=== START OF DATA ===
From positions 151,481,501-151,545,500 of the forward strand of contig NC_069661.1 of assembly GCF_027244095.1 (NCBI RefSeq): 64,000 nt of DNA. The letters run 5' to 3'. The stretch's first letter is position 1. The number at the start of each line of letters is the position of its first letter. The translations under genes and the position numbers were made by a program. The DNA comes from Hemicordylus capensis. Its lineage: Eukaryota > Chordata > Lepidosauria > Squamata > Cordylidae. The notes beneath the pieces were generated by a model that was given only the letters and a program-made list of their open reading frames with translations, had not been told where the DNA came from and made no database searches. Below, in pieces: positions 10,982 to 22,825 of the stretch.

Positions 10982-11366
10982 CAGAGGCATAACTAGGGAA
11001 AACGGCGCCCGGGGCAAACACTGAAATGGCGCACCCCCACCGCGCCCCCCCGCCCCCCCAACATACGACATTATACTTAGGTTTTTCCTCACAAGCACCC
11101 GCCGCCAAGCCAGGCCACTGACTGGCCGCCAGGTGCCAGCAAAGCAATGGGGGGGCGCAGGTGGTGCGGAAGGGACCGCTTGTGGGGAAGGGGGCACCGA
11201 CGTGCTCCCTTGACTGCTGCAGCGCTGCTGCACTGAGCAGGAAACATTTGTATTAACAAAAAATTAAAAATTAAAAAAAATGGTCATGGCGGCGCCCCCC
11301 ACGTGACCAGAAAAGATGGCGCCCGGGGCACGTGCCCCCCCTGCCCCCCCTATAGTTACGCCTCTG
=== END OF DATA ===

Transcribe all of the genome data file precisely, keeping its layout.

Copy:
From positions 151,481,501-151,545,500 of the forward strand of contig NC_069661.1 of assembly GCF_027244095.1 (NCBI RefSeq): 64,000 nt of DNA. The letters run 5' to 3'. The stretch's first letter is position 1. The number at the start of each line of letters is the position of its first letter. The translations under genes and the position numbers were made by a program. The DNA comes from Hemicordylus capensis. Its lineage: Eukaryota > Chordata > Lepidosauria > Squamata > Cordylidae. The notes beneath the pieces were generated by a model that was given only the letters and a program-made list of their open reading frames with translations, had not been told where the DNA came from and made no database searches. Below, in pieces: positions 10,982 to 22,825 of the stretch.

Positions 10982-11366
10982 CAGAGGCATAACTAGGGAA
11001 AACGGCGCCCGGGGCAAACACTGAAATGGCGCACCCCCACCGCGCCCCCCCGCCCCCCCAACATACGACATTATACTTAGGTTTTTCCTCACAAGCACCC
11101 GCCGCCAAGCCAGGCCACTGACTGGCCGCCAGGTGCCAGCAAAGCAATGGGGGGGCGCAGGTGGTGCGGAAGGGACCGCTTGTGGGGAAGGGGGCACCGA
11201 CGTGCTCCCTTGACTGCTGCAGCGCTGCTGCACTGAGCAGGAAACATTTGTATTAACAAAAAATTAAAAATTAAAAAAAATGGTCATGGCGGCGCCCCCC
11301 ACGTGACCAGAAAAGATGGCGCCCGGGGCACGTGCCCCCCCTGCCCCCCCTATAGTTACGCCTCTG